We have but to lift up our eyes and see who has made all things. All things were made by His hand, brought forth by His will and His deed.

And they are all sustained by His strength. Hence everything bears the stamp of His excellences and the mark of His goodness, wisdom, and power. And among creatures only man was created in His image and likeness.

Only man is called the offspring of God (Acts 17:28).”

–Herman Bavinck, The Wonderful Works of God (trans. Henry Zylstra; Glenside, PA: Westminster Seminary Press, 1956/2019), 115-116.

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“God has life in Himself” by J.I. Packer

“Children sometimes ask, ‘Who made God?’ The clearest answer is that God never needed to be made, because He was always there.

He exists in a different way from us: we, His creatures, exist in a dependent, derived, finite, fragile way, but our Maker exists in an eternal, self-sustaining, necessary way— necessary, that is, in the sense that God does not have it in Him to go out of existence, just as we do not have it in us to live forever.

We necessarily age and die, because it is our present nature to do that; God necessarily continues forever unchanged, because it is His eternal nature to do that. This is one of many contrasts between creature and Creator.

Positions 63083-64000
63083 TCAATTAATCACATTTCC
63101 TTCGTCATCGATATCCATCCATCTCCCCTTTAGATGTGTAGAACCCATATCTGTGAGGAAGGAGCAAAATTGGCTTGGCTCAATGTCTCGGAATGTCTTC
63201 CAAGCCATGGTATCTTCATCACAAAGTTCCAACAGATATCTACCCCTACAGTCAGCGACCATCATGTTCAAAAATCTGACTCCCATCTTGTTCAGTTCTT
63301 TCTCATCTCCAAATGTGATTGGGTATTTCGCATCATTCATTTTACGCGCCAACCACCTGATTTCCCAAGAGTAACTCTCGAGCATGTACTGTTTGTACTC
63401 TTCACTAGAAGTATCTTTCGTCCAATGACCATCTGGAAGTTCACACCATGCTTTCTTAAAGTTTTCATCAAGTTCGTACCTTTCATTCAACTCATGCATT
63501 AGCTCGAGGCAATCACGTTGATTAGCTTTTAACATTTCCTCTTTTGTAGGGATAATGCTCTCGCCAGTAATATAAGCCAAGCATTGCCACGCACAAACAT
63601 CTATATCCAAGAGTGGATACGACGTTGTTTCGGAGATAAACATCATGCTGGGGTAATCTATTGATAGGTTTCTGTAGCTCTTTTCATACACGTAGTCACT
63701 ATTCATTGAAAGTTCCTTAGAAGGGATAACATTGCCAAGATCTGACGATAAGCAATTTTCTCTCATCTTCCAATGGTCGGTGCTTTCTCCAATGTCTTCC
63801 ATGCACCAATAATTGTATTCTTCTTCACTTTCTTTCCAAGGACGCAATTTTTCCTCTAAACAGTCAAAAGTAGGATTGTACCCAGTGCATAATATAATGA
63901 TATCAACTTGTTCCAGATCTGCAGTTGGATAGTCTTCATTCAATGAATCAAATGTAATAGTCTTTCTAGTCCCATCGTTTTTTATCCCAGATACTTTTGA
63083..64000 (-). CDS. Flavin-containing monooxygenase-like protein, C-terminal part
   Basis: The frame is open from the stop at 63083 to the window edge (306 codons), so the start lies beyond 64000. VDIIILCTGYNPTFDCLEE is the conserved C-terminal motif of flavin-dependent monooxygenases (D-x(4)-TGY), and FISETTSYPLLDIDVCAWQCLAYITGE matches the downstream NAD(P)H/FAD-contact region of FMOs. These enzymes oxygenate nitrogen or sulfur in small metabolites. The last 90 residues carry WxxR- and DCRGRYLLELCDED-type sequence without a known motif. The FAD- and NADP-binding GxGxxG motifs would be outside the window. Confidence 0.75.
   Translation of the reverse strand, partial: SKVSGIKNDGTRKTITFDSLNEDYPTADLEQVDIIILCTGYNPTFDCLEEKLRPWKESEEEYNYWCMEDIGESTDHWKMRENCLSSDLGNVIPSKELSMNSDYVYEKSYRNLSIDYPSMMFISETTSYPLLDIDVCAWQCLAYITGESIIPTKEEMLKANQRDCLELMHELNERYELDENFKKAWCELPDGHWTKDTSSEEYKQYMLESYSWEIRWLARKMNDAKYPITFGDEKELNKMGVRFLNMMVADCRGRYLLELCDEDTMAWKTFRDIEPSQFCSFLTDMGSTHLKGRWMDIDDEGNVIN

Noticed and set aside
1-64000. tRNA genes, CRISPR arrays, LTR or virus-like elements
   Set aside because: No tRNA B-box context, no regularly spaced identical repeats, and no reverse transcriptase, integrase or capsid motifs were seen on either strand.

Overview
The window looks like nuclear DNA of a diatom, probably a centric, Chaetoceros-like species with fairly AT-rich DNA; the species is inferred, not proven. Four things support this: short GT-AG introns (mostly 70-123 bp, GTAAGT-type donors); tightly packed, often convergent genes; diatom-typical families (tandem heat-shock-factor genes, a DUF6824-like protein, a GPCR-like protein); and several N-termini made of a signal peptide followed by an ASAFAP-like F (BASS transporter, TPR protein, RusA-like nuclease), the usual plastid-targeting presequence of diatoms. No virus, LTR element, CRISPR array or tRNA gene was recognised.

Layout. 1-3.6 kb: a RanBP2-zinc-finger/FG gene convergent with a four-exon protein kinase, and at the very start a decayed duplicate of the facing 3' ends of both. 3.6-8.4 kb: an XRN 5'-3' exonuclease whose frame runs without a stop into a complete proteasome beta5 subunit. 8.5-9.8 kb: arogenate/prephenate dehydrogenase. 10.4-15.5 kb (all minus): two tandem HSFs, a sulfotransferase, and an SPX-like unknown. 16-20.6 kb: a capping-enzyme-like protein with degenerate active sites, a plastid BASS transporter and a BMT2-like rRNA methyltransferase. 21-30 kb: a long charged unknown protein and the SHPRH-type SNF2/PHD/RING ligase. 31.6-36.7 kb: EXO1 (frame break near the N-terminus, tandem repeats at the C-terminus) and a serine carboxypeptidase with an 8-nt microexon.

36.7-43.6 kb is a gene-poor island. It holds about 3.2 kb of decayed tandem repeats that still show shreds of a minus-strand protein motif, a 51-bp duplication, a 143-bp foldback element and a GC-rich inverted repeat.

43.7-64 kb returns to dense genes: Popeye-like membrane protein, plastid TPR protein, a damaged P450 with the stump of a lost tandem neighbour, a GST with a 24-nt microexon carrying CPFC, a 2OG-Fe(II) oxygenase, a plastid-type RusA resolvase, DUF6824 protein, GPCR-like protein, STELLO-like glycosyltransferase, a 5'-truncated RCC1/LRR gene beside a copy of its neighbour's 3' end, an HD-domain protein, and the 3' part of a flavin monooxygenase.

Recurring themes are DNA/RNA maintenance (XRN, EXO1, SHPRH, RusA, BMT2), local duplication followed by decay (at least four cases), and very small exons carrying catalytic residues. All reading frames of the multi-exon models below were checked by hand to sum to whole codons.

God’s self-existence is a basic truth. At the outset of his presentation of the unknown God to the Athenian idolaters, Paul explained that this God, the world’s Creator, ‘is not served by human hands, as if He needed anything, because He Himself gives all men life and breath and everything else’ (Acts 17:23–25).

Sacrifices offered to idols, in today’s tribal religions as in ancient Athens, are thought of as somehow keeping the god going, but the Creator needs no such support system.

The word aseity, meaning that He has life in Himself and draws His unending energy from Himself (a se in Latin means ‘from Himself’), was coined by theologians to express this truth, which the Bible makes clear (Pss. 90:1–4; 102:25–27; Isa. 40:28–31; John 5:26; Rev. 4:10).

In theology, endless mistakes result from supposing that the conditions, bounds, and limits of our own finite existence apply to God. The doctrine of His aseity stands as a bulwark against such mistakes.

In our life of faith, we easily impoverish ourselves by embracing an idea of God that is too limited and small, and again the doctrine of God’s aseity stands as a bulwark to stop this happening. It is vital for spiritual health to believe that God is great (cf. Ps. 95:1–7), and grasping the truth of His aseity is the first step on the road to doing this.”

–J.I. Packer, Concise Theology: A Guide to Historic Christian Beliefs (Wheaton, IL: Tyndale House, 1993), 26-27.